Academic journal article Journal of Interactive Learning Research

Collaborative Innovation as a Process for Cognitive Development

Academic journal article Journal of Interactive Learning Research

Collaborative Innovation as a Process for Cognitive Development

Article excerpt

In this article we propose a methodology for collaborative innovation, which leads to cognitive development. Motivation for innovation could be an effective means for efficient and meaningful learning. Meaningful learning contributes to cognitive development. Therefore, in professional education the aim is to maintain the continuous cognitive development through lifelong learning.

Distributed cognition of people and artifacts are integrated during the process of collaborative innovation. This, in turn, enriches the individuals' cognition, metacognitive abilities, techniques of interpersonal communication, and reflective thinking skills. A mechanism for the process of innovation is discussed to identify the possible stages of interaction for collaboration. The guidelines for interaction are identified to develop an intelligent support system. This support system guides participants in carrying out innovative activities. Based on participants' personal portfolios, the network can be used to perform an intelligent compatibility search on the World Wide Web (Web) for locating companions for collaboration. The same tool can also be incorporated for other ontological searches in connection with the process of innovation such as suggesting possible problems to be explored and providing relevant information on available resources.

In this methodology, the main intention is to continue the cognitive development process where the innovative activities are used to sustain the motivation of the learner. Any other outcome from these innovative activities were considered incidental. In future work, we intend to develop a measure for assessing cognitive changes for providing periodic feedback to participants about their progress. An intelligent tool would be developed for periodic assessment and reporting cognitive changes to the participants to help in sustaining their motivation.

We started with exploring the various ways of using the Web for educational purposes. In this particular piece of research, we used the Internet as a virtual communication channel for lifelong learning. The Internet provided us with a huge database of available information, which could be shared between "n" numbers of people, and the knowledge space is available for any one person at any given time.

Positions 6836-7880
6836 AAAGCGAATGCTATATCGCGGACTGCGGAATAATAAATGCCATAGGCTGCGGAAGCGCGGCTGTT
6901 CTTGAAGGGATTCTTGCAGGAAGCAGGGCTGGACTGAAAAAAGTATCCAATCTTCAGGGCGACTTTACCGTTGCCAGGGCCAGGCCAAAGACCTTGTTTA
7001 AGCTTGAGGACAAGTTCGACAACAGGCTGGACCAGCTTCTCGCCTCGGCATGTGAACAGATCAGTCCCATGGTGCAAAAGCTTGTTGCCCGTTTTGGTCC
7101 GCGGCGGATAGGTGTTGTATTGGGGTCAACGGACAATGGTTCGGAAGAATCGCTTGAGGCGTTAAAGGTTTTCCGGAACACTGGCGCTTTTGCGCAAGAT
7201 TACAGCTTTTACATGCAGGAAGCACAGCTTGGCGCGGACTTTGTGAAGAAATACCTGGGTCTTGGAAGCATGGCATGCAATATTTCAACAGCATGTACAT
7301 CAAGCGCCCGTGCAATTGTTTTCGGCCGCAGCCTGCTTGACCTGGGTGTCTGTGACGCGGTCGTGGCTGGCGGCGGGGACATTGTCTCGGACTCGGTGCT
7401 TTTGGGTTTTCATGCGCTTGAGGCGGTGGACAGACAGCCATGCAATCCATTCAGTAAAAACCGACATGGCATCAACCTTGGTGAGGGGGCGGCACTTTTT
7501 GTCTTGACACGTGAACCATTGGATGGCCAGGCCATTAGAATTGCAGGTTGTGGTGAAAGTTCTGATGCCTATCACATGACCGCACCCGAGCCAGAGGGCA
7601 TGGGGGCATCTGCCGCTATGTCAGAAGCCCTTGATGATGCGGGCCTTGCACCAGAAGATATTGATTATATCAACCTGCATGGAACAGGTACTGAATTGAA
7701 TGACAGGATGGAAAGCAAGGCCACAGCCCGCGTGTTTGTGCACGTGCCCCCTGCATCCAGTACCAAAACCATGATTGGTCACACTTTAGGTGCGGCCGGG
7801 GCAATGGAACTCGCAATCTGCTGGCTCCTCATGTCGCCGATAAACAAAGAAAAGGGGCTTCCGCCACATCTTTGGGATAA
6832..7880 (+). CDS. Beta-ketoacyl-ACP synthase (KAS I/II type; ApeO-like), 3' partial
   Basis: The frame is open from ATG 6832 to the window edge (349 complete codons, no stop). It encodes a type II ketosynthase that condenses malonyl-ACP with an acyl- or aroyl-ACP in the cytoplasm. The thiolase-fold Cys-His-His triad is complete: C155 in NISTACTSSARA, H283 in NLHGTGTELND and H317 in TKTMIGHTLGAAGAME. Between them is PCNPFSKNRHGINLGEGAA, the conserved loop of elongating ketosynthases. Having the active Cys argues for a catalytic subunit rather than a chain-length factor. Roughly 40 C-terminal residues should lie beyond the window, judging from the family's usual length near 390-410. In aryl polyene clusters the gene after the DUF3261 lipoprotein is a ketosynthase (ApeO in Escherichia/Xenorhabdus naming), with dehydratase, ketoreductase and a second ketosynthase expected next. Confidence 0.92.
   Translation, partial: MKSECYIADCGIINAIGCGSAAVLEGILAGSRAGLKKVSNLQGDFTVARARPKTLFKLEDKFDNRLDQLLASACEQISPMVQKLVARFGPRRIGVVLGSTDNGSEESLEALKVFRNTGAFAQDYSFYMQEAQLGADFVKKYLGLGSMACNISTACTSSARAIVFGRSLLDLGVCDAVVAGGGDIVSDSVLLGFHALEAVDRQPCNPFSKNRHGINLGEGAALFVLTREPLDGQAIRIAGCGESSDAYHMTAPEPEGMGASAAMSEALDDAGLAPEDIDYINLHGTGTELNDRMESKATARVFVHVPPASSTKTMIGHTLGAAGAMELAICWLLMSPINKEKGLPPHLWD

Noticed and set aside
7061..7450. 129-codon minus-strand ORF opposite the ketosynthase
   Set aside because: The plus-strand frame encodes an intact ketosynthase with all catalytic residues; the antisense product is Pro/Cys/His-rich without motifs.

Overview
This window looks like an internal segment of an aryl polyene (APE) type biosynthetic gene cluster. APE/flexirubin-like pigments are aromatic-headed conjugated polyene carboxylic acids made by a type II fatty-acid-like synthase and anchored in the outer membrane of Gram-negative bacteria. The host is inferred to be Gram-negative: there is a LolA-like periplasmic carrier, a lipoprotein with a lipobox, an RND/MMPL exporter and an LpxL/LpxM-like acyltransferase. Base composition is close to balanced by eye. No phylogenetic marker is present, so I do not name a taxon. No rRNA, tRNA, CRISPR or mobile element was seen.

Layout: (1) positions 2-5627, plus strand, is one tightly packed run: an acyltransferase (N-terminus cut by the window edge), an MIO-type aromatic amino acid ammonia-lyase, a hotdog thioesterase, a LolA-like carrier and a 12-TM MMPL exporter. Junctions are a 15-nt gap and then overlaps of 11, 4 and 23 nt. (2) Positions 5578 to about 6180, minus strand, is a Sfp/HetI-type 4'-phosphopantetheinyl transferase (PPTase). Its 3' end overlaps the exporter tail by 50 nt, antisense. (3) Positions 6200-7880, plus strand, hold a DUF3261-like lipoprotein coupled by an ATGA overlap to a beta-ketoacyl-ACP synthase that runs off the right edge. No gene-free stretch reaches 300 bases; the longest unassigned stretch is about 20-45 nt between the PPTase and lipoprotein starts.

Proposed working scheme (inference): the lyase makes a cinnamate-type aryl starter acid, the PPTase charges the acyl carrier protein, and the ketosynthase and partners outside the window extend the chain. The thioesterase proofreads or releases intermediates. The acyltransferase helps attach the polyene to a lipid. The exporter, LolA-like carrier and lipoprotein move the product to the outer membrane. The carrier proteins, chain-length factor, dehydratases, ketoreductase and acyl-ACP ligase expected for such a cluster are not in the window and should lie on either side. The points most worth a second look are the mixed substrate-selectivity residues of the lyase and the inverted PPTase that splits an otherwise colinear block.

In the past decade, information science researchers have started to develop technology that can support a group collaboration process. Integrated collaborative research systems (ICRS) typically support activities related to a research cycle: assembling information from a wide variety of sources, organizing and manipulating that information, analyze the information, and synthesize new information. The projects involved may cover extended time periods and employ multiple researchers who collaborate on a series of related topics. Systematic and relevant information collection, indexing, and management is crucial to the success of research collaboration.

In this article, our purpose is to develop a rational basis of expected benefits from collaborative innovation for achieving cognitive development. Our prpose is also to identify the required tools and techniques to support such collaborative activities across the boundary of academic specialization. The system at which we are aiming is meant for people with interest in similar subjects and topics, but with different major(s) or specialization(s). Therefore, using the Internet, the participants can communicate, share, and collaborate through various, new forms of web-based activities.

We claim that collaborative innovations lead to cognitive development. In support, we introduce the three theories of guided learning as discussed by Brown and Palincsar (1989): zone of proximal development, adapted from Vygotsky's theory; expert scaffolding, commonly associated with Wood and Bruner; and Socratic dialogues.

The learning theories underlying the related notions of a zone of proximal development, expert scaffolding, and Socratic dialogues all rely heavily upon the mechanism of internalization to fuel individual conceptual development. …

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